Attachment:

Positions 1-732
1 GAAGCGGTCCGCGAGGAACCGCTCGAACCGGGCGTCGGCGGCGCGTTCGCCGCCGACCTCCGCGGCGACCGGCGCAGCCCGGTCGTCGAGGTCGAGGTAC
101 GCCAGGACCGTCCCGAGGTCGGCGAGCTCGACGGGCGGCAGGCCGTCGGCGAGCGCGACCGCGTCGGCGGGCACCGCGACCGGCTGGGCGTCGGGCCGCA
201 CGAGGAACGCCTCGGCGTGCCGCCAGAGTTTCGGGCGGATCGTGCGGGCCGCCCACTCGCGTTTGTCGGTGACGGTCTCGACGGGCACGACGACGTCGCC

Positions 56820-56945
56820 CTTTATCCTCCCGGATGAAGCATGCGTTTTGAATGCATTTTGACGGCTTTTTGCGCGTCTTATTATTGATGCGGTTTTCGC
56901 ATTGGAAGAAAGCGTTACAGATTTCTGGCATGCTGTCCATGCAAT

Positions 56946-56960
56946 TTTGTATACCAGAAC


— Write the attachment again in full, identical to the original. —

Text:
Positions 1-732
1 GAAGCGGTCCGCGAGGAACCGCTCGAACCGGGCGTCGGCGGCGCGTTCGCCGCCGACCTCCGCGGCGACCGGCGCAGCCCGGTCGTCGAGGTCGAGGTAC
101 GCCAGGACCGTCCCGAGGTCGGCGAGCTCGACGGGCGGCAGGCCGTCGGCGAGCGCGACCGCGTCGGCGGGCACCGCGACCGGCTGGGCGTCGGGCCGCA
201 CGAGGAACGCCTCGGCGTGCCGCCAGAGTTTCGGGCGGATCGTGCGGGCCGCCCACTCGCGTTTGTCGGTGACGGTCTCGACGGGCACGACGACGTCGCC

Positions 56820-56945
56820 CTTTATCCTCCCGGATGAAGCATGCGTTTTGAATGCATTTTGACGGCTTTTTGCGCGTCTTATTATTGATGCGGTTTTCGC
56901 ATTGGAAGAAAGCGTTACAGATTTCTGGCATGCTGTCCATGCAAT

Positions 56946-56960
56946 TTTGTATACCAGAAC